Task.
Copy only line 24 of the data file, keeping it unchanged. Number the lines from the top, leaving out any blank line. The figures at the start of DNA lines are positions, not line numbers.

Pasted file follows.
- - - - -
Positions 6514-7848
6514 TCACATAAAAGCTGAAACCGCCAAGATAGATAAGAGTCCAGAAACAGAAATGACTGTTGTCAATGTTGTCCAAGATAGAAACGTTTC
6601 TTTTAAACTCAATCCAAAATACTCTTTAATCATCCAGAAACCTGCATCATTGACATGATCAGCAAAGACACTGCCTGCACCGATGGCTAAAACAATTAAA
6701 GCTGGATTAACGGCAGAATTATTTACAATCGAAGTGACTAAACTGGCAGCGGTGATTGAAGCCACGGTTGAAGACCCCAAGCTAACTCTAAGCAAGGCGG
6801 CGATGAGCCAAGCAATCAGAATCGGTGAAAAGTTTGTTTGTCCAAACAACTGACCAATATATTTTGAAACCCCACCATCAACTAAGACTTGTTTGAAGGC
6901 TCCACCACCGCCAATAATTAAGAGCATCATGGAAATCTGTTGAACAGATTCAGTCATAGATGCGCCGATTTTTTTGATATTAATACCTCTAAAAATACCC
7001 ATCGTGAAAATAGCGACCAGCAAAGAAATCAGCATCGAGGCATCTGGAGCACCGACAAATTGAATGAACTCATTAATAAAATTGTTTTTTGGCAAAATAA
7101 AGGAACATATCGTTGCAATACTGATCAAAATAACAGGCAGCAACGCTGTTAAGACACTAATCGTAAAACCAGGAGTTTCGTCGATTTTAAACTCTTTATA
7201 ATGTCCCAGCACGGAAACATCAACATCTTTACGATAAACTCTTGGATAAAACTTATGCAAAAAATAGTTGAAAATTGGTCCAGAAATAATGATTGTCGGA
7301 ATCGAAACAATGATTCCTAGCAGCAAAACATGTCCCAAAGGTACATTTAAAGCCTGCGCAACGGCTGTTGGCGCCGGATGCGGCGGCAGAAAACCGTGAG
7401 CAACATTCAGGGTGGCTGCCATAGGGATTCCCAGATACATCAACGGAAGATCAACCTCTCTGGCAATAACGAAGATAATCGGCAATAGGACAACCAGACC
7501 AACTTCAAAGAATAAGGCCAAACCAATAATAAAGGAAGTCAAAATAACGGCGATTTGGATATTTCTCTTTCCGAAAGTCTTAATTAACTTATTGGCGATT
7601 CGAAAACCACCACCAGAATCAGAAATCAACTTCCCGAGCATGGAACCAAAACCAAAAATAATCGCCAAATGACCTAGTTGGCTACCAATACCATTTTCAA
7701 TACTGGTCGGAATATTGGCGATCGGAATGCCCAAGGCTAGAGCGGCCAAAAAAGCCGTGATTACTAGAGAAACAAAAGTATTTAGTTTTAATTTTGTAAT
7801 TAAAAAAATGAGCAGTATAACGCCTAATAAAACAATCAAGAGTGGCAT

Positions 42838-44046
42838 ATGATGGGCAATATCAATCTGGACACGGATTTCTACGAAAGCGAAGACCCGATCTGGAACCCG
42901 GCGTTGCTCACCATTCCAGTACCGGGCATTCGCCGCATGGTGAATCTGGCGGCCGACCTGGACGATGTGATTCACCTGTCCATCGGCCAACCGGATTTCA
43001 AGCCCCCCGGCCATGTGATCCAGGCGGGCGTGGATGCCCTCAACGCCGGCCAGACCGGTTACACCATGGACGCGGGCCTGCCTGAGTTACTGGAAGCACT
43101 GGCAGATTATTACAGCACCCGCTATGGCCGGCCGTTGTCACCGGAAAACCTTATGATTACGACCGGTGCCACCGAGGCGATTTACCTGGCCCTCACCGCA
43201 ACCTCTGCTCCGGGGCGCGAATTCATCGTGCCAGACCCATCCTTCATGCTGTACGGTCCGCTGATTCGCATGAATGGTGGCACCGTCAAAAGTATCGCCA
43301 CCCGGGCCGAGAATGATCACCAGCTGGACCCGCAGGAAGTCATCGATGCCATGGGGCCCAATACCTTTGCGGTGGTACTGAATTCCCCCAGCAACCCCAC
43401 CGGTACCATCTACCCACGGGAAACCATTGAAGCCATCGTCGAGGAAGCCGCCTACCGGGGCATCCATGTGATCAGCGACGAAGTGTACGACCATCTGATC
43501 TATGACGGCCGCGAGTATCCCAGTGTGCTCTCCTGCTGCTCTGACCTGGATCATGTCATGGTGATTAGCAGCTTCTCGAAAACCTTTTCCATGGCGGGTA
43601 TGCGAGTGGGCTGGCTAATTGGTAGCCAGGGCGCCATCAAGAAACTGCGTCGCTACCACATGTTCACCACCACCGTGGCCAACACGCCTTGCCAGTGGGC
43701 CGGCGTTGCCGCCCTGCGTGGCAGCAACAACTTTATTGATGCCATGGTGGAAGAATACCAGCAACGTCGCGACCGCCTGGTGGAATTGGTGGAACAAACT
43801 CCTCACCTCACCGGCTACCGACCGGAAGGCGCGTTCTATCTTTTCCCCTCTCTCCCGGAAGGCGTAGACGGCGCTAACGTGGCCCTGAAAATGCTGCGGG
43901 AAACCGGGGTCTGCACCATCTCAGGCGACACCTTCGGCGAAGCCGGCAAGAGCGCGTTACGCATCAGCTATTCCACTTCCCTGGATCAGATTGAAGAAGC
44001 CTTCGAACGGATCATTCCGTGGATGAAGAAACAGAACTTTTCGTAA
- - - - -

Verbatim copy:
43501 TATGACGGCCGCGAGTATCCCAGTGTGCTCTCCTGCTGCTCTGACCTGGATCATGTCATGGTGATTAGCAGCTTCTCGAAAACCTTTTCCATGGCGGGTA